Part 1 calls for construction of the new interchange. Part 2 involves widening the SR 32 West for the third lane, while Part 3 focuses on the realignment of Bach Buxton Road between Marian Drive and Clepper Lane. The work is part of Segment IVA of the Eastern Corridor program, a series of integrated, multi-modal transportation projects designed to make travel easier and safer between Greater Cincinnati's urban core and the communities in eastern Hamilton County and western Clermont County.

"While each Eastern Corridor project is functionally independent and provides improvements to the transportation system, Eastern Corridor projects also are interrelated and complementary to each other," said Fuller. "The projects are designed to support local goals for community enhancement, economic development and sustainable regional growth, allowing the region to realize the greatest benefit from these transportation investments."

At the site of the interchange project, the average daily traffic is between 43,000 and 44,000. This number grows to more than 55,000 at the interchange with I-275, 2 mi. to the west. Fuller noted that traffic on the mainline (SR 32) is being maintained currently in all lanes in either direction through traffic or lane shifts; however, closures are in place at the at-grade intersections within the project zone.

"These closures are part of the elimination of the at-grade crossings and traffic signals within the corridor, so motorists have become accustomed to the various detours that have been placed while construction of the interchange is under way. In addition, the Clermont County Transportation Improvement District [TID] and the Clermont County engineer's office completed projects to the parallel roadways to account for change in traffic patterns for this project. Impacts to the mainline will occur later in construction phasing to complete the overpass structure and ramps for the interchange, but once it's open to traffic, the traffic impacts brought about by the detours will be mitigated."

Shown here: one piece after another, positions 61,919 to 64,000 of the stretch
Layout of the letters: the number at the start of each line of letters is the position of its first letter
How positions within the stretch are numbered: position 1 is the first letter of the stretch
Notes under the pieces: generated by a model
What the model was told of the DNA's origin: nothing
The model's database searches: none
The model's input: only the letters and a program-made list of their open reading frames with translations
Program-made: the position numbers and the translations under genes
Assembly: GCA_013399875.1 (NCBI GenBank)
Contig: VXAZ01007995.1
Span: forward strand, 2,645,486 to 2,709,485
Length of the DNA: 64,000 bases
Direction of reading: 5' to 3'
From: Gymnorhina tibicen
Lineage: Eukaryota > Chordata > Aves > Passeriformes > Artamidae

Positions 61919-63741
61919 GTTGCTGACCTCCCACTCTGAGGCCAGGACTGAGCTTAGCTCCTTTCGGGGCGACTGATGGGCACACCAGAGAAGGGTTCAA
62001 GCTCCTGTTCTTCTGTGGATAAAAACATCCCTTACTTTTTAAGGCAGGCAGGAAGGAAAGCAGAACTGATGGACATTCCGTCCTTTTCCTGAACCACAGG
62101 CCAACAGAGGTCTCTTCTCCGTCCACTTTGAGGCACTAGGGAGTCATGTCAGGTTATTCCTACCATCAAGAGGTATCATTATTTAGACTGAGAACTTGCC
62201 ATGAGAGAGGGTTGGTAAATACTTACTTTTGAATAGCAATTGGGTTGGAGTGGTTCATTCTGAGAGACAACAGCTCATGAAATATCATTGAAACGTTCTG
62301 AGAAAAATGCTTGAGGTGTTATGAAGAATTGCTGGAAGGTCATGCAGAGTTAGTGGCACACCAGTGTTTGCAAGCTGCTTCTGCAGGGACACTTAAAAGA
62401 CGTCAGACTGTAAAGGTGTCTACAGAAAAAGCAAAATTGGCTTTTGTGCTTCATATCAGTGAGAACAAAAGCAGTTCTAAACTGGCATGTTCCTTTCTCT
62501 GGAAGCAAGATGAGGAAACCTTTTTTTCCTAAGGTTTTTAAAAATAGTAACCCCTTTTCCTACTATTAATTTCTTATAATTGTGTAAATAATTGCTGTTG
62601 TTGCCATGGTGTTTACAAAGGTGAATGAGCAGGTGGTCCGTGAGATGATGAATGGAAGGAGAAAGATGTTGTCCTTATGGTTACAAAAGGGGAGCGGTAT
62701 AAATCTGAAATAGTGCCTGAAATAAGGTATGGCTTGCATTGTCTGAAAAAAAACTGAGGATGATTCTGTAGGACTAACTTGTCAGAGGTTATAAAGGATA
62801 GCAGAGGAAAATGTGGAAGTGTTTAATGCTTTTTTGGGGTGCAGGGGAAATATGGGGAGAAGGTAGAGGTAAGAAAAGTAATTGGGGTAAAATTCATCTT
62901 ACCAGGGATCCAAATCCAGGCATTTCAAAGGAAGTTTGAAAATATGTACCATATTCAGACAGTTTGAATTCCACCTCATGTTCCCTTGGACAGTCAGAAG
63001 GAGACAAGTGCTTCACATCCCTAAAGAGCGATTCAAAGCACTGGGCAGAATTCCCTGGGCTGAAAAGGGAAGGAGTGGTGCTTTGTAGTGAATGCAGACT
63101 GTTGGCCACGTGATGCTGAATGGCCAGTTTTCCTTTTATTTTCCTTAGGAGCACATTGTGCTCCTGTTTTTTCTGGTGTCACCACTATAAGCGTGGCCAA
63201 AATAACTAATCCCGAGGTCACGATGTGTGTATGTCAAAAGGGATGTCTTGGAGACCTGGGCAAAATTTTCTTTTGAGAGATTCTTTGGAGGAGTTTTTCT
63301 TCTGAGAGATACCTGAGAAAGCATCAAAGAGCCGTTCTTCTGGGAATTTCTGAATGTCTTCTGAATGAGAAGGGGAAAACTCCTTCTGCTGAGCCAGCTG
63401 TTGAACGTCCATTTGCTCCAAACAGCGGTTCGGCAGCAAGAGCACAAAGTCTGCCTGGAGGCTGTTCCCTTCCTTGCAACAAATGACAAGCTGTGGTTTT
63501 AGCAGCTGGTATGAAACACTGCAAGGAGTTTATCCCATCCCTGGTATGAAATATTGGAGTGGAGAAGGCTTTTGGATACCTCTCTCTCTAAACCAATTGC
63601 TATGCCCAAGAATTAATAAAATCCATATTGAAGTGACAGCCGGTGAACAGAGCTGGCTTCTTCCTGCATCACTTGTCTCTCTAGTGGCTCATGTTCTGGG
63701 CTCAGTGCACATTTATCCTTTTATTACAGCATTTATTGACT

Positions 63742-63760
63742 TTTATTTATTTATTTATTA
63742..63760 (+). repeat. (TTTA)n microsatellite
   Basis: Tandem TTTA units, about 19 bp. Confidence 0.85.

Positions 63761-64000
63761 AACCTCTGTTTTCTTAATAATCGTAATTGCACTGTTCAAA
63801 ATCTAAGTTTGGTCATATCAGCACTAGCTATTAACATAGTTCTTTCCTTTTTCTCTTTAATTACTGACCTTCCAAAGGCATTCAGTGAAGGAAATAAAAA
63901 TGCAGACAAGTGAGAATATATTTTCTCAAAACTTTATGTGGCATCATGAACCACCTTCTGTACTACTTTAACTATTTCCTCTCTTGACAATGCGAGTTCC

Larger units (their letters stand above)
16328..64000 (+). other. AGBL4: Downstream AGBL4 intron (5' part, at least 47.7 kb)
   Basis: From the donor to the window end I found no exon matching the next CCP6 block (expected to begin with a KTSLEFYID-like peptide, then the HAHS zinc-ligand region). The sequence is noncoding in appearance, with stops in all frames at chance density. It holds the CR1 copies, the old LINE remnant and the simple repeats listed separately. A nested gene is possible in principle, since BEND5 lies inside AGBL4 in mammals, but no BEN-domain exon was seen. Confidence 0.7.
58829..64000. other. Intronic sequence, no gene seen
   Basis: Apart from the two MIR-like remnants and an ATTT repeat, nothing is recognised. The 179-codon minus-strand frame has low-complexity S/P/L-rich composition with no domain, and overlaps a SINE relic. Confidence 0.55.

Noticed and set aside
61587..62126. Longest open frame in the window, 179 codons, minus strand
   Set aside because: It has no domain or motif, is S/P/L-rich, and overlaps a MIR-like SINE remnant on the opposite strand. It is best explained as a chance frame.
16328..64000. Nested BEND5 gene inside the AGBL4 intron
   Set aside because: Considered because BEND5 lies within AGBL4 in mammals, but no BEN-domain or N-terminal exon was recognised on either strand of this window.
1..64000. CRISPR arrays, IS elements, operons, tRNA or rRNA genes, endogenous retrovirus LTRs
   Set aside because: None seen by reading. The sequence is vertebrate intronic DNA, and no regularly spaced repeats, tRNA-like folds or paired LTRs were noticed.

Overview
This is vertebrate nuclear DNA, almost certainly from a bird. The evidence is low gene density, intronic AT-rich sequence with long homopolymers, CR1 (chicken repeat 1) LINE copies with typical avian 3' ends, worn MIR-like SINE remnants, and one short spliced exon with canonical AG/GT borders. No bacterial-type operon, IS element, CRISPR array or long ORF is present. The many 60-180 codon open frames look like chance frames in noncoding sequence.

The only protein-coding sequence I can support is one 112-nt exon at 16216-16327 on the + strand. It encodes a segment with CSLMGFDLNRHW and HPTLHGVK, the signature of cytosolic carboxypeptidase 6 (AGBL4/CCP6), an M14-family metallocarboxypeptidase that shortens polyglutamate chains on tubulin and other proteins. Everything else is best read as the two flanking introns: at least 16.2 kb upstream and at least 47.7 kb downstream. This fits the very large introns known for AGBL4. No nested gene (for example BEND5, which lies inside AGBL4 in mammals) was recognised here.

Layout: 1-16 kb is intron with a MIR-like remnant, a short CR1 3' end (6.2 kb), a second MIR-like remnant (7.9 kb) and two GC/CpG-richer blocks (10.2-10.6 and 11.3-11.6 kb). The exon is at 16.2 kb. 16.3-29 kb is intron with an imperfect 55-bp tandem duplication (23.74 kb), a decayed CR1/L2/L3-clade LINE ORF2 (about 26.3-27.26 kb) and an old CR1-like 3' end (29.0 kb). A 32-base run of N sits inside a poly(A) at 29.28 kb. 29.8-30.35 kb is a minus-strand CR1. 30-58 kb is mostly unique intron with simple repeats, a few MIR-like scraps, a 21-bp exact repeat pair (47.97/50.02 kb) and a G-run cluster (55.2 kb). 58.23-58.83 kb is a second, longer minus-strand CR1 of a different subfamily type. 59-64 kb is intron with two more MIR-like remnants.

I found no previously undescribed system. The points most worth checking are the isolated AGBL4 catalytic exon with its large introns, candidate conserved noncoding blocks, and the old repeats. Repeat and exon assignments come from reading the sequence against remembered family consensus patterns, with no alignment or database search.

Fuller said construction of the SR 32/Bach Buxton interchange project is gratifying, because it's the next major improvement that will bring the Eastern Corridor closer to completion.

"While serving the traffic needs within the corridor, the SR 32/Bach Buxton interchange project also will improve safety by addressing two of Governor Mike DeWine's Top 150 Safety Locations, the Fayard Drive and Glen Este-Withamsville Road intersections, as well as multiple locations on the Top 200 Highway Safety Improvement Program's suburban intersections and non-freeway segments lists. Completing important projects like this that serve the needs of the transportation system and improve safety for those who travel through this busy corridor is key to enhancing the transportation network not only locally and regionally, but also statewide."

One of the biggest challenges on the project will be construction of the overpass structure for the new interchange, as well as the ramps, under live traffic. The project site is a fairly tight corridor, and there are always logistical challenges for access and phasing of the work to keep motorists and crews safe when constructing with roadways open to traffic.

Current construction includes MSE wall foundation preparation and construction, as well as drainage and catch basin construction; sewer line and storm water pollution prevention (SWPP) work; excavation and embankment work. Crews also are starting pile driving and working on pier foundations and columns. It's critical to achieve all the temperature-sensitive work before the next winter season arrives so work can continue throughout the winter months and ODOT can maintain its schedule.

In addition to all right-of-way being acquired before the project started, utility coordination and relocation, building demolition and overall site clearing (tree clearing and grubbing) have been completed. Ongoing work includes MSE wall excavation and construction, which are scheduled to be fully built in their entirety during Phase 1 construction. Pilings have been placed for all bridge foundations. Building of the new ramps that will serve the Bach Buxton bridge over SR 32 has started in the center of SR 32 and on both north and south sides of SR 32.